The Student News Site of Malvern Preparatory School

Friar's Lantern

The Student News Site of Malvern Preparatory School

Friar's Lantern

The Student News Site of Malvern Preparatory School

Friar's Lantern

A Taste of Next Year’s Academic Changes Ahead in May

Underclassmen examine a draft of the new schedule

Changes to the May schedule and the finals schedule offer a preview of what Friars can expect next year and in the future

Underclassmen examine a draft copy of the schedule

In previous years, May was always a treasured month to students at Malvern. This month was an item of suspense and wonder, with freshmen pondering how true the phrase “high school flies by” is, sophomores breaking out their hundred page Honors U.S. History Study I Guide, and juniors stocking up on Aleve and tissues for after their “two hour” Roper final. Seniors would finish up their finals in May, and be astonished one how in less than a month, they would no longer be able to walk through the campus as a member of the student body. This was the way May went.


Yet this school year, with 8+ snow days behind and a reinvented schedule ahead, the administration has to turn to more drastic measures. In order to finish this school year and prepare for the next, changes in the May exam structure and schedule promise an eventful and controversial end to the school year.

If you have not already heard, you will not be sitting down in O’Neill this June for two hours taking your Marine Biology exam, or your Honors Spanish III exam, or your Early Civilizations exam. In fact, the only two subjects in which you will having a “traditional” exam are Mathematics and Theology. Let’s refer to this particular type of exam as a TE (ˈtē). At first, a student may be shouting with glee out of the two nights of cramming, as opposed to the usual five nights of cramming. “Now, I know that by only having two TE’s, we’re making up class time, but does that mean I don’t have a final in my other three subjects?”

Enter 21st century education.

The answer to your question, students, is that you will have a final in science, english, history, etc., but it will be in a modified exam format. Again, for the purpose of saving paper, we’ll refer to this as a ME (ˈmē). “What is this format?” you may ask, and the answer to this question is set in stone: It depends.

For chemistry, a ME will be as simple as by making the requirements for the “Unknown Lab” more demanding. For the other subjects; however, figuring out the format of the ME may be more difficult. It could be anything, from writing a five page paper on the history of the Cro-magnon people, to building an aerodynamic flux capacitor capable of world domination. This is what students tend to feel is most unsettling about the change – the fact that neither they nor even the teachers seem to know how well a ME will work, or even what they’ll have to do for a ME.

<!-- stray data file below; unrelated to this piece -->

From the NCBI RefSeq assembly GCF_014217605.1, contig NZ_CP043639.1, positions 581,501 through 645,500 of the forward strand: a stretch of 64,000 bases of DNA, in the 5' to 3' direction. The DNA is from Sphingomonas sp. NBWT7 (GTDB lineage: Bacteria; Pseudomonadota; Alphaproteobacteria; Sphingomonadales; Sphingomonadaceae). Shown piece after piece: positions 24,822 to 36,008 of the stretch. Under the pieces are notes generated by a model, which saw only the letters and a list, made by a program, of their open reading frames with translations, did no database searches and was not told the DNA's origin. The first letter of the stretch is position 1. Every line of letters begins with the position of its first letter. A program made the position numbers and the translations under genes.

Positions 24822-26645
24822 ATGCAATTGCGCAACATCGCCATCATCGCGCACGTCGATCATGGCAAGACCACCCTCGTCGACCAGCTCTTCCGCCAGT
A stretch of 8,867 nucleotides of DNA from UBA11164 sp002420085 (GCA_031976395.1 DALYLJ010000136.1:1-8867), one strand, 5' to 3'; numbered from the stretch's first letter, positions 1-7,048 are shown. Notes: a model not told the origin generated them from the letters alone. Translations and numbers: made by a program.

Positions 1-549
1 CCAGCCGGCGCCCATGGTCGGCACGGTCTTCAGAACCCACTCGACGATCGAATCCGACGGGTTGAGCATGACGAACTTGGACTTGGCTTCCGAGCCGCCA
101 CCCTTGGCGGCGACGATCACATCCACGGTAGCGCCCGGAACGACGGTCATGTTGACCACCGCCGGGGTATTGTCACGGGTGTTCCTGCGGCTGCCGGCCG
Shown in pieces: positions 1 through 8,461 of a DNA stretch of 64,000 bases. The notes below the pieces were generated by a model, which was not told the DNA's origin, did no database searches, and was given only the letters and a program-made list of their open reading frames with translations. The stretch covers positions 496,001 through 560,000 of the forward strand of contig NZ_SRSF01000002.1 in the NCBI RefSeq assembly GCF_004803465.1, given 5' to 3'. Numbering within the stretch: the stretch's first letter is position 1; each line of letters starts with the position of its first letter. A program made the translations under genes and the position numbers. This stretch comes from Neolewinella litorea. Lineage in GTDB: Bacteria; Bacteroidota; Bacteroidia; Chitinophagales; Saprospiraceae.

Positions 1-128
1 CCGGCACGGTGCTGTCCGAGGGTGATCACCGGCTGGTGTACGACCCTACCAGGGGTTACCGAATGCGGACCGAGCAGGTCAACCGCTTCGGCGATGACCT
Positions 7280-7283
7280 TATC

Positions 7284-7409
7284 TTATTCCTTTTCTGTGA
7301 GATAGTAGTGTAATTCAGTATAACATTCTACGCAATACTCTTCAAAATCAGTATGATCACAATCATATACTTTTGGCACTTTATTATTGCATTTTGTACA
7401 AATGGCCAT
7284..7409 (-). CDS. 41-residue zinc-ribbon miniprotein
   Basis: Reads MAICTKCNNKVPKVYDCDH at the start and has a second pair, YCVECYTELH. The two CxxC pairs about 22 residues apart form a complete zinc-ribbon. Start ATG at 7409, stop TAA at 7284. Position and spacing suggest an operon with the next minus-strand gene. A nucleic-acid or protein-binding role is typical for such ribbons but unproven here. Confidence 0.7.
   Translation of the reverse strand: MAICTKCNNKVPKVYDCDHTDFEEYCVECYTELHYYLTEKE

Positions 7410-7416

A lot of the teachers I talked to have embraced the idea of a ME. The science department seemed to think the change was a good idea – with some reservation. “The problem,” said Mr. Boyce, “is not that we have to change to or even think of a different format for the test; it’s that we have to assure the parents that with these changes, their child will still be best prepared for the exam formats their child will face in college.”

“‘Adjust Accordingly’ is the directive in numerous ‘How to do’ fix-it manuals, and is a good fit here,” said Mr. Ostick, renowned Economics teacher. “The benefits of using the ‘exam days’ to pick up class work missed seems like an effective choice.”

Some students are also embracing the changes. “I do like the modified finals at the end of the year because it relieves a ton of stress and hours spent studying for these difficult finals,” said Cole Thomas ‘16. “It gives the students the best possible chance to do well on 20% of their final grade.”

Other members of the faculty and student body; however, are not taking too kindly to the ME’s. Some teachers, who wished to stay anonymous, are saying that doing away with the two hour exams is a bad decision. Most of the arguments against this were that students need to practice the skill of focusing for an extended length of time, and need to learn how to summarize their learning for a semester or longer. Several of the opposers noted that most colleges and universities do and will require sit-down, fairly extended, written, summative assessments at the end of the course.

Students and faculty have many questions about how MEs will work. “I’m giving my 6th and 7th grade U.S. History students ‘final exam’ projects which are due prior to June 27th,” said Mr. Chinici. “They have several choices of formats to select from and are permitted to work alone or as a two-man team. I’m not sure yet how it will all work out but the proof of the pudding is in the tasting.”